When you think about who you love in your life, who comes to mind? Your family and friends? Your pets? Maybe even your colleagues? Do you think of your neighbors or people you pass on the street or in the market? How about your enemies? Usually, we reserve our love for the people we are closest to or who help ensure our survival and quality of life. But the future is calling us to expand our vision of love for our own benefit and the benefit of everyone around us.

Compassionate love is a kind of love that can be expressed to anyone, even people we struggle with, and anyone can express it. It is an expansive love that can enhance our personal and social well-being and our feelings of interconnectedness with others. It is the kind of love that is at the core of most major religions and serves as a point of convergence between them. Over the past decade, compassionate love, also referred to by some experts as altruistic love or companionate love, has been studied as a scientific construct by individuals, organizations, and universities across the country and around the world. Millions of dollars in grant funding have been awarded to advance compassionate love and related concepts, like compassion, empathy, and forgiveness.

Dr. Lynn Underwood, scientific scholar and past Vice President of the Fetzer Institute in Michigan, has pioneered much of this work and describes compassionate love as the “giving of oneself for the good of another.” She and her colleagues describe compassionate love as having five basic elements¹:

1. Free choice for the other – this love is given freely and intentionally, not out of obligation or with the expectation of receiving anything in return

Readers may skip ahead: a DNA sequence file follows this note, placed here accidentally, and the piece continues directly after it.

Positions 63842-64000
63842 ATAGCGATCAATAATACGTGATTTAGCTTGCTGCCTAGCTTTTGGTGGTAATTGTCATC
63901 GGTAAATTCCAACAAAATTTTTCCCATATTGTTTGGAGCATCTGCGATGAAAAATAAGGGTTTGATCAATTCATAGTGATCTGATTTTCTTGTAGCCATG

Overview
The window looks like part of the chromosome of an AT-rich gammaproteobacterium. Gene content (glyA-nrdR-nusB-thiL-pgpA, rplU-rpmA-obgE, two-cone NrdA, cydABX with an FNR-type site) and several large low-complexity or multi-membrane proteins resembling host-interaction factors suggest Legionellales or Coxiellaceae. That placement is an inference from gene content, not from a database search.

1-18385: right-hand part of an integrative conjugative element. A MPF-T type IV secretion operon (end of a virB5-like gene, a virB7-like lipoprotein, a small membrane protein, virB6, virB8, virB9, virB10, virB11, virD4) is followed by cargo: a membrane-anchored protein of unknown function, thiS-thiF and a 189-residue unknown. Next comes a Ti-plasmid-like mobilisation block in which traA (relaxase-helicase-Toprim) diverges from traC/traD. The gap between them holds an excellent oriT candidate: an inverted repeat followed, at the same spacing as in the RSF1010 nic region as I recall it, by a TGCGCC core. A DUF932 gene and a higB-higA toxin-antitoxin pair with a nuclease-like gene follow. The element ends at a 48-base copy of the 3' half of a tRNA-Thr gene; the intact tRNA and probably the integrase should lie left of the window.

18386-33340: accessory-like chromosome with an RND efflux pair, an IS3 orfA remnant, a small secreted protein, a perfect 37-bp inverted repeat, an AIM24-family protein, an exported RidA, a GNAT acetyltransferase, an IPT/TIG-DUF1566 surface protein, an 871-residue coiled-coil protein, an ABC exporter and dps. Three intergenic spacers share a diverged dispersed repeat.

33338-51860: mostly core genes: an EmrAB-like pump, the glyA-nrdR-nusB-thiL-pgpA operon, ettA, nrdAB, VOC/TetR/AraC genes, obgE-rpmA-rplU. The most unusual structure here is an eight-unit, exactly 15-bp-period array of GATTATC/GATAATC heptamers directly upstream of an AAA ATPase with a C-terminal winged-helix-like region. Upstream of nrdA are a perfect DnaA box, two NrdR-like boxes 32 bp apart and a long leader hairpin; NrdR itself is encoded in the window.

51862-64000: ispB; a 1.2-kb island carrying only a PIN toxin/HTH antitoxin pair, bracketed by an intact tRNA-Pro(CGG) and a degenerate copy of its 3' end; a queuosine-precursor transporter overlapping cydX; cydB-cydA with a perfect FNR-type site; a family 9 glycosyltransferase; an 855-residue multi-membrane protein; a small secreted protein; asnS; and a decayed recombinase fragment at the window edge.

2. Valuing the other at a fundamental level – recognition and respect for the other person as an equal human being with infinite value and strengths and weaknesses, just as we have

3. Openness and receptivity – remaining open to receiving inspiration and aware of being part of something greater than oneself

4. An accurate understanding of the other, oneself, and the situation – high self-awareness, including knowledge of our own tendencies and agendas, along with correct knowledge of the other person’s needs and feelings in the situation, so that we can freely choose how to best enhance the other person’s well-being, not simply give how we are inclined to

5. A “response of the heart” – a heartfelt quality that reflects emotional engagement, such as warmth, compassion, or loving kindness

Think for a moment about times in your life where you’ve given love freely without expecting anything in return, deeply valued the other person as an equal, were open and gave of yourself in a way that was exactly what the other person needed, and felt warmth, compassion, or love. You expressed compassionate love!

To download the full journal article entitled “Beyond Civility: Growing Compassionate Love in Communities” published by the YMCA of the USA in the Journal of Community Strengthening™, please visit the home page of this website or click here:  http://bit.ly/1awtJqK.

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¹Fehr, B., Sprecher, S., & Underwood, L. G. (Eds.). (2009). The science of compassionate love: Theory, research, and applications. Malden, MA: Wiley-Blackwell.